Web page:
Asthma is a serious chronic illness that affects many children worldwide. Exposure to cockroach allergen in early life can lead to allergic sensitization and increase the risk of developing asthma. However, the underlying immune mechanisms and genetic etiology remain unclear. Recent advances have demonstrated that members of the C-type lectin receptor (CLR) family functionally interact with allergens and are critical in controllng immune response. This offers a novel avenue to investigate their biological role in allergic responses and their genetic effects. In this regard, CD206 (MRC1), encoding mannose receptor, a major member of the CLR family, has been shown to mediate Bla g2 (cockroach allergen) uptake. Specifically, our ongoing study has led to a novel observation that CD206 is highly expressed in human monocyte-derived fibrocytes, unique cells expressing both hematopoietic cells (CD34, CD45, MHC class II) and stromal cells (collagen I and III), and functionally interacts with Bla g2. Our preliminary studies have also provided initial evidence supporting a role of CD206 in mediating cockroach allergen -induced allergic responses in a mouse model of asthma. Furthermore, our genetic analysis has demonstrated a significant association for sequence variants in CD206 and asthma in two independent populations. The stage is thus set to critically evaluate the functional significance of the cockroach allergen-CD206 axis in allergic responses. HYPOTHESIS: CLRs, particularly CD206 expressed by fibrocytes, may play a pivotal role in allergic responses to cockroach allergen.
Aim 1 proposes experiments to investigate the functional interaction of cockroach allergen and CD206 in fibrocytes. We will use a well-established ex vivo model to investigate the CD206-mediated cockroach allergen induced fibrocyte maturation, activation, and antigen presenting cell (APC) function in T cell proliferation and polarization (Th1/Th2/Th17) by using gene silencing and receptor blocking approaches.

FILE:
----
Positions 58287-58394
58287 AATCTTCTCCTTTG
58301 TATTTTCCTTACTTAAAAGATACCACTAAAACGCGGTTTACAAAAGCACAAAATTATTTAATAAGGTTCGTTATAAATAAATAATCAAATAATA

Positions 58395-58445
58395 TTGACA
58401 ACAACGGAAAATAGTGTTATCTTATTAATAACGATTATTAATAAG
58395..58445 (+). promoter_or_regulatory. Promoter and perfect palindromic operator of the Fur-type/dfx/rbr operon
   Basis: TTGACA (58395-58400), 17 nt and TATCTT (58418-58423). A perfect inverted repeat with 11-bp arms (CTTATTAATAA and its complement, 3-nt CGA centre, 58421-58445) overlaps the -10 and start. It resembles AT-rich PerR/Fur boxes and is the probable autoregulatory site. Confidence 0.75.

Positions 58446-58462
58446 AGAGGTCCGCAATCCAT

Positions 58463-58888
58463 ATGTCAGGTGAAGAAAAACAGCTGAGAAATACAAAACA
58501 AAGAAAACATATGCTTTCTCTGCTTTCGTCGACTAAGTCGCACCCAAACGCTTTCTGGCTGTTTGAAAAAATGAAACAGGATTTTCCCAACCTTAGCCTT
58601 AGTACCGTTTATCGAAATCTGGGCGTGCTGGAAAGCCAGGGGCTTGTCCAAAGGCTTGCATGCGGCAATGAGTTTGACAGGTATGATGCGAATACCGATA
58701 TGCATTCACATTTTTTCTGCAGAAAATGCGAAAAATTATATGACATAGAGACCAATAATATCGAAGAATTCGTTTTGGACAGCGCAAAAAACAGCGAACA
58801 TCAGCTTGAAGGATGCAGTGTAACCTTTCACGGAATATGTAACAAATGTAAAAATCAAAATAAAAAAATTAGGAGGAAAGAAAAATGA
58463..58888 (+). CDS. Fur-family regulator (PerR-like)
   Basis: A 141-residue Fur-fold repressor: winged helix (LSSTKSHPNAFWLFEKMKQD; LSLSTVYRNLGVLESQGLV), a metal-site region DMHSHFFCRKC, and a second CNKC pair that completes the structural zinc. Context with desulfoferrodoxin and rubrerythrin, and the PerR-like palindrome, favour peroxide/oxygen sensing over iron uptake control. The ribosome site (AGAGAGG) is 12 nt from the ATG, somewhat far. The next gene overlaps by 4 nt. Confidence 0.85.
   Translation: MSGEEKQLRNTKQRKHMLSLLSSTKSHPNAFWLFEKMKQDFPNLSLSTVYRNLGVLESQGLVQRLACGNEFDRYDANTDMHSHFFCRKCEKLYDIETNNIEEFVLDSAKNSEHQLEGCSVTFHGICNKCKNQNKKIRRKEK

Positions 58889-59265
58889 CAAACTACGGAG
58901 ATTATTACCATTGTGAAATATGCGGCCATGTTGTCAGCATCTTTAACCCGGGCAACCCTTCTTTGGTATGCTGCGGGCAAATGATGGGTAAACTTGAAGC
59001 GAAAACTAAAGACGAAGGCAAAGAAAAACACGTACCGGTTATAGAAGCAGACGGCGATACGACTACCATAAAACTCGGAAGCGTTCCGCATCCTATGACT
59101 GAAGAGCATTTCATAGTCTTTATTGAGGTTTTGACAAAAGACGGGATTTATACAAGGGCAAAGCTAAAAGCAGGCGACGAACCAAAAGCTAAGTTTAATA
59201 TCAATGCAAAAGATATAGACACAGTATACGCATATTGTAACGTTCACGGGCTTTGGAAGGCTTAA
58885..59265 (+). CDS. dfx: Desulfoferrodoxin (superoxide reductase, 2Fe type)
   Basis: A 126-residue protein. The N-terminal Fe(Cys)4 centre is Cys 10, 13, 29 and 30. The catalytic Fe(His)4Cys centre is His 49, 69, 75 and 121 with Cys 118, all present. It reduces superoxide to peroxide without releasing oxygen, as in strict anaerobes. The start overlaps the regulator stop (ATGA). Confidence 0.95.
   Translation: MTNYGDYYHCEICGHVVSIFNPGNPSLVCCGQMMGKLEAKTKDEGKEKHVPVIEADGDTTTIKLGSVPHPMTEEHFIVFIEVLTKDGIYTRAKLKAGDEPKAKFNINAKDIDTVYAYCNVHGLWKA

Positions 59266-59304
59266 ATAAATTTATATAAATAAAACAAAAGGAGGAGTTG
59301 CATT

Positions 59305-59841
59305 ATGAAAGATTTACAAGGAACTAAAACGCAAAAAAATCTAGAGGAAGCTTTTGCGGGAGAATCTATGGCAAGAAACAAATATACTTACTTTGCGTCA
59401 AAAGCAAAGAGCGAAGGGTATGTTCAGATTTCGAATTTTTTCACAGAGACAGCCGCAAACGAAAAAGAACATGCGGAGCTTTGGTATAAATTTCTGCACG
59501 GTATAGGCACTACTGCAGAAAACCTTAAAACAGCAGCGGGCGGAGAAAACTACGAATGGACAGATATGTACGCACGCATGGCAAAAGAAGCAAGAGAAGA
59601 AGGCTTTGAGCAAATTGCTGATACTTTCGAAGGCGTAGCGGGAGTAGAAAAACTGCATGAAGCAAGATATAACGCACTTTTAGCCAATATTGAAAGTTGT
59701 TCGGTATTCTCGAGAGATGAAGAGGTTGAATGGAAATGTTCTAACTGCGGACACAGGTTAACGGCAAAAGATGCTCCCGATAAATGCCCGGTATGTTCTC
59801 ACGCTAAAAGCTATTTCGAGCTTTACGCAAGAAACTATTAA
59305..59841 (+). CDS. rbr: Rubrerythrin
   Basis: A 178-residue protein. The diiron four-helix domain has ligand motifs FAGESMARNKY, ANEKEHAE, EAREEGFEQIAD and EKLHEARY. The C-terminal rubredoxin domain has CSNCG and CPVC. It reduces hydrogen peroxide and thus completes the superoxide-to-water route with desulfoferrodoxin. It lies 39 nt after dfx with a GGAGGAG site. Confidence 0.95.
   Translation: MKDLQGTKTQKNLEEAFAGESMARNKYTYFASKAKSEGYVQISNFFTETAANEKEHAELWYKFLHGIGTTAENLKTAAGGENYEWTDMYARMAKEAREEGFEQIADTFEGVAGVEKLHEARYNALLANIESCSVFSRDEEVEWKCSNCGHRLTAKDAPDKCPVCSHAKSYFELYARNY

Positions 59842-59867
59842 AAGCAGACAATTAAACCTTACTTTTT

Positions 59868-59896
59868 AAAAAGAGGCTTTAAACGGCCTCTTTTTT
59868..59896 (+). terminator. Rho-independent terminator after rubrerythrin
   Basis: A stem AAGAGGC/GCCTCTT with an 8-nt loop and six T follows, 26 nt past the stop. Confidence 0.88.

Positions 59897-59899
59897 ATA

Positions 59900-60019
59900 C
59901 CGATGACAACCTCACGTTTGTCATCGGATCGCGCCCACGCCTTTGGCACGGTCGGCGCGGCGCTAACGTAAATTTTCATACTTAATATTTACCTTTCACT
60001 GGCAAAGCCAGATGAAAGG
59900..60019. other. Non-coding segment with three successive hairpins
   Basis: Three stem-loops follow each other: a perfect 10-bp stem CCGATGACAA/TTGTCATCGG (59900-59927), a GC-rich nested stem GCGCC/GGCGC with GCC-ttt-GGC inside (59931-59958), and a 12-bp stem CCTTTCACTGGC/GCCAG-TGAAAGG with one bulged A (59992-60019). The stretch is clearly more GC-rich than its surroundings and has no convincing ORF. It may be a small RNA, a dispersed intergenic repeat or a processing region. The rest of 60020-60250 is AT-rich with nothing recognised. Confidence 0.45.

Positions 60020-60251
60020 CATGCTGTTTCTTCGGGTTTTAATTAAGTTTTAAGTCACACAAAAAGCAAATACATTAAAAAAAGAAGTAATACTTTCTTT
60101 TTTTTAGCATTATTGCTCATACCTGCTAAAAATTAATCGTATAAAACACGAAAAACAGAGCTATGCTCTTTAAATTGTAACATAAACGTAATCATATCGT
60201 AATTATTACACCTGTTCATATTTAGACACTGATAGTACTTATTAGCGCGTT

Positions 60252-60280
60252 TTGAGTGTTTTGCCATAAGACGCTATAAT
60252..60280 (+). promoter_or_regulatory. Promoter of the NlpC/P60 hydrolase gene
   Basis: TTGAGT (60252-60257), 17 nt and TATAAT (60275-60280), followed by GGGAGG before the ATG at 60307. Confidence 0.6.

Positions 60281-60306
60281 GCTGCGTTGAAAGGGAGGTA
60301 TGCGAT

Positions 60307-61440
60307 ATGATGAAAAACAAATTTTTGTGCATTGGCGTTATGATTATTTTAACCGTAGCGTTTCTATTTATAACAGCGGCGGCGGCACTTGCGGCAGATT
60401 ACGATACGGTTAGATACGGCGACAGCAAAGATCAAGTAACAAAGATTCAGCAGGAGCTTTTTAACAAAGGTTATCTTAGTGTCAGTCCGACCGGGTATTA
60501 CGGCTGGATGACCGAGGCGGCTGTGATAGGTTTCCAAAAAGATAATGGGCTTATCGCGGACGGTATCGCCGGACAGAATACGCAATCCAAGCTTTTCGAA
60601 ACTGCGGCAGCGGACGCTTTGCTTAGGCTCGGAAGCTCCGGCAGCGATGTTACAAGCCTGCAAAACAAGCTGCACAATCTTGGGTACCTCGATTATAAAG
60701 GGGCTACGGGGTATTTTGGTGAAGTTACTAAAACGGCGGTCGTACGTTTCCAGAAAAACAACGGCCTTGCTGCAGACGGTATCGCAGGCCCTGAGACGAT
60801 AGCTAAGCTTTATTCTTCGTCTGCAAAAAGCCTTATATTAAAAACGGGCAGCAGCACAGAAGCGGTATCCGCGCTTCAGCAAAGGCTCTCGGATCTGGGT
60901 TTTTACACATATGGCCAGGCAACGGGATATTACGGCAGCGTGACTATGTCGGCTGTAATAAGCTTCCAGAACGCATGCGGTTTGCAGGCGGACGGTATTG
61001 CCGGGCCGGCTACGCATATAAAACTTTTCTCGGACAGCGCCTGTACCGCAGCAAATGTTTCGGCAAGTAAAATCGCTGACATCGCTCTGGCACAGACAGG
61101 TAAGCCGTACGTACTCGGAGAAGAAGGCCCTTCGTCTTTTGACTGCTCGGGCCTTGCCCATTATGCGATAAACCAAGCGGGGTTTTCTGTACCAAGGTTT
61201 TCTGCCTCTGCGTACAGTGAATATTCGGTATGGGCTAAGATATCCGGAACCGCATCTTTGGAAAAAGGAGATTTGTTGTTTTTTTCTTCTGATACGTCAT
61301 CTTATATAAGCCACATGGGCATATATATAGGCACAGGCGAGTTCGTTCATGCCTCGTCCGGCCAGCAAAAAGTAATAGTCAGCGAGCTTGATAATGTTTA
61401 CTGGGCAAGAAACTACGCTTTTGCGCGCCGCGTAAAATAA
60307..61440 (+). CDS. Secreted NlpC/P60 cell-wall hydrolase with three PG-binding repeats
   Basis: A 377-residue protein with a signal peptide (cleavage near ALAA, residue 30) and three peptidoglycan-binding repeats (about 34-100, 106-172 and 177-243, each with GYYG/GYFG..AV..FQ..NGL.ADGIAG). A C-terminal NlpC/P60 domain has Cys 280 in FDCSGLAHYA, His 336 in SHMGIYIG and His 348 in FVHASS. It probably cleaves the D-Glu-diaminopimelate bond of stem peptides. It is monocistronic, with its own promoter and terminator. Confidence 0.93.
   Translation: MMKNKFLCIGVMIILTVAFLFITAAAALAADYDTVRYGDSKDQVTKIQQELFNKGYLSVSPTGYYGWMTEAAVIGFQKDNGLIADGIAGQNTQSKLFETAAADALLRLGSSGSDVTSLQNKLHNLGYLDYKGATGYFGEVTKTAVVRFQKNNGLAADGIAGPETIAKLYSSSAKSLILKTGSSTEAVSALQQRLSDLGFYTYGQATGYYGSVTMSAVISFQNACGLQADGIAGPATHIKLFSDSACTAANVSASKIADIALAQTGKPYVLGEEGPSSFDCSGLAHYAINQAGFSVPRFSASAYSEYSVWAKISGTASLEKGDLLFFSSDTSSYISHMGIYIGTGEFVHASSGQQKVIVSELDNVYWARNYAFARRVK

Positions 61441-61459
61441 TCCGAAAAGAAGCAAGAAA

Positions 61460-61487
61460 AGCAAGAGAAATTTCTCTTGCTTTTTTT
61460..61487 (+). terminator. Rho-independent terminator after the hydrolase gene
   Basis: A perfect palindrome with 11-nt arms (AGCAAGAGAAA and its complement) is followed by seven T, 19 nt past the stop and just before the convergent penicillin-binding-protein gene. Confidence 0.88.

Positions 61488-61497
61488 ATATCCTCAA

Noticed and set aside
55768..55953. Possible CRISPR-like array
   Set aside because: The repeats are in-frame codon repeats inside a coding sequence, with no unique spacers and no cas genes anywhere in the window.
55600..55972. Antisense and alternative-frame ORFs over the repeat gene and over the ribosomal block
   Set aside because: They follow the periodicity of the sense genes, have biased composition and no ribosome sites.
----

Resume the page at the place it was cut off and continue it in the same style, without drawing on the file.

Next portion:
Aim 2 proposes experiments to determine the role of CD206 and fibrocytes in cockroach allergen-induced inflammation and airway remodeling. We will use mouse models of cockroach allergic asthma to test whether CD206 deficient mice are protected from cockroach allergen-induced airway inflammation, and to study the role of fibrocytes in regulating both airway immunological and fibrotic responses and the modulatory effects of CD206 on fibrocyte function. Finally, Aim 3 proposes studies to assess association between sequence variants in CD206 and cockroach sensitization and to determine their role in gene expression and function. We will identify genetic variants in CD206 using targeted deep-sequencing and test their associations with cockroach sensitization among African Americans. We will then test for gene-environment interactions to determine the effect of cockroach exposure on the association with cockroach sensitization. We will finally determine the role of CD206 genetic variants in regulation of gene function. This will provide novel insights into the role of cockroach allergen-CD206 axis in the pathogenesis of allergic diseases and offer an opportunity for novel therapies.
Sensitization to cockroach allergen is one of the strongest predictors of asthma morbidity, and is associated with genetic basis. Mannose receptor (MR) on innate immune cells has been shown to mediate cockroach allergen uptake and immunological responses. Studies in this grant application will investigate the functional interaction of cockroach allergen and CD206 in fibrocytes, define the role of CD206 and fibrocytes in cockroach allergen induced airway inflammation in a mouse model, and examine the impact of sequence variants in CD206 on gene expression and function, and will lead to a better target for both diagnostic and therapeutic purposes.
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